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Manufacturing and Power are the two sections of this exhibit that explores the legacy of American innovators from the 18th to 20th century who made America a manufacturing superpower! Hundreds of artifacts, including operating steam engines, help tell their stories.

Gothic Steam Engine
Despite the care lavished on its appearance, this massive and flamboyant engine was originally installed out of sight inside a lead processing factory in Philadelphia, Pennsylvania.  It is one of the finest examples of ornamented nineteenth century industrial machinery to have survived.

Date: ca. 1855
ID: 30.489.1
Highland Park Engine
This electrical generator – originally built for Henry Ford’s Highland Park factory – is driven by a direct connected hybrid internal combustion / steam engine.  By 1919 it took nine of these units to accommodate the power demands of Model T production.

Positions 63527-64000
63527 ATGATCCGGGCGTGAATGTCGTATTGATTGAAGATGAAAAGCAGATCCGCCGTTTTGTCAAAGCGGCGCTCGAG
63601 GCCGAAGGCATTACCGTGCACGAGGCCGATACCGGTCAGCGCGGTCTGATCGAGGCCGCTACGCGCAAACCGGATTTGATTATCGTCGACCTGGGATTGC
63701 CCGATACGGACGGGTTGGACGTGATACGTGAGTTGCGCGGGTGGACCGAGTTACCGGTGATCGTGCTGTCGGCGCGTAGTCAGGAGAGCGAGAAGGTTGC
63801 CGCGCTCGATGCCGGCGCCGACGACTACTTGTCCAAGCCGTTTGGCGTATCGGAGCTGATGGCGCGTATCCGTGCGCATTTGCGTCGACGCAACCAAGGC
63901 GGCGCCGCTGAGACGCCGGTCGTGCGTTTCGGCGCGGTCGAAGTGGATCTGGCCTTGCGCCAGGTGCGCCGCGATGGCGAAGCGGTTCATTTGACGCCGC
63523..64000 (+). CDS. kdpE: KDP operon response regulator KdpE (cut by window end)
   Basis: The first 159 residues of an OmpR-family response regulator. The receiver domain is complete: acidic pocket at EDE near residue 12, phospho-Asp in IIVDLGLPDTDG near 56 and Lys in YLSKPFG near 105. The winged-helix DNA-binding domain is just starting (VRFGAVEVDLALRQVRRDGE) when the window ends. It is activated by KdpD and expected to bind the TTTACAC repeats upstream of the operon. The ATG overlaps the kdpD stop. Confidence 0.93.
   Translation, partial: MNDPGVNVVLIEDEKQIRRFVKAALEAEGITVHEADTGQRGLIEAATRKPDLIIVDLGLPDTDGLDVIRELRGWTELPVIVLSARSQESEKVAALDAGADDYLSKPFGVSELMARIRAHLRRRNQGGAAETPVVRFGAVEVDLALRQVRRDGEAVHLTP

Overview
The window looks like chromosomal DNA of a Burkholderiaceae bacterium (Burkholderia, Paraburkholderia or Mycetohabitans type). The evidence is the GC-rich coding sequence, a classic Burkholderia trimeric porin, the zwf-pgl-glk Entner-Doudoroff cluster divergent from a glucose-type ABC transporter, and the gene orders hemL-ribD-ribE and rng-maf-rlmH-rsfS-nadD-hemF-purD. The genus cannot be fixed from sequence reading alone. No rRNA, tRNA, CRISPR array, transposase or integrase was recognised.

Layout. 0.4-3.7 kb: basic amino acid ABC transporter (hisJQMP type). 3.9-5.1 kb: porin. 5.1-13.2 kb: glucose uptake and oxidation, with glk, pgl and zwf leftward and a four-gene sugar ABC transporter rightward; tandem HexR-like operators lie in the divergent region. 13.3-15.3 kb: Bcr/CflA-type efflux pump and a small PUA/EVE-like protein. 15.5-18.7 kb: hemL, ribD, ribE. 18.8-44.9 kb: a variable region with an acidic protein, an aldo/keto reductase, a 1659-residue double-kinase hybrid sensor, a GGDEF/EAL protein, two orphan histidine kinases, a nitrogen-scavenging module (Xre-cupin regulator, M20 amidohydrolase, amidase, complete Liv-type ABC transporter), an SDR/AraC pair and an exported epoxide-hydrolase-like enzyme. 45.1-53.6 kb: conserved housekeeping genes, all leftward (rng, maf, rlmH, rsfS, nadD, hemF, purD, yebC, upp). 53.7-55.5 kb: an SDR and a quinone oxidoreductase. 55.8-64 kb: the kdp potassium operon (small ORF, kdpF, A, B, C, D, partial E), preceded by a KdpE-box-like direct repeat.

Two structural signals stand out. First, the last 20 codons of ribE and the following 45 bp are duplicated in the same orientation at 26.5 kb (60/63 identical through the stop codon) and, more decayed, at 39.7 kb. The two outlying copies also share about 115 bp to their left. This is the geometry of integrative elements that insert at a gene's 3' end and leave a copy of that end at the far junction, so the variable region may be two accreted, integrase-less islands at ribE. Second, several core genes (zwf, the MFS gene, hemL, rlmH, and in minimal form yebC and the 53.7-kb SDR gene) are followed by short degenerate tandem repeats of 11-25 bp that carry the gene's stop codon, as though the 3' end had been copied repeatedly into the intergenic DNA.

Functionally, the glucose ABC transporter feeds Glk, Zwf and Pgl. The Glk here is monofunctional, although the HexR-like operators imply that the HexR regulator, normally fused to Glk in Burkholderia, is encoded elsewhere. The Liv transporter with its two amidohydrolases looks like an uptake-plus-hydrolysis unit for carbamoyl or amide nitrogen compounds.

Date: 1916
ID: 30.1200.1

McCoy Lubricator
Elijah McCoy was one of the most prominent African-American inventors of his day, obtaining more than 50 patents between 1872 and 1929. He used the skills he learned as an engineer and locomotive fireman to invent this device that automatically oiled moving parts on steam engines. His demand for such good quality workmanship led to the phrase "the real McCoy."

Date: ca. 1882
ID: 31.2039.2

Newcomen Engine
This Newcomen-type engine is the oldest surviving steam engine in the world.  It was built in England around 1750-60 – the period of rapidly increasing mechanization recognized as the start of the Industrial Revolution.

Date: 1750-1760
ID: 29.1506.1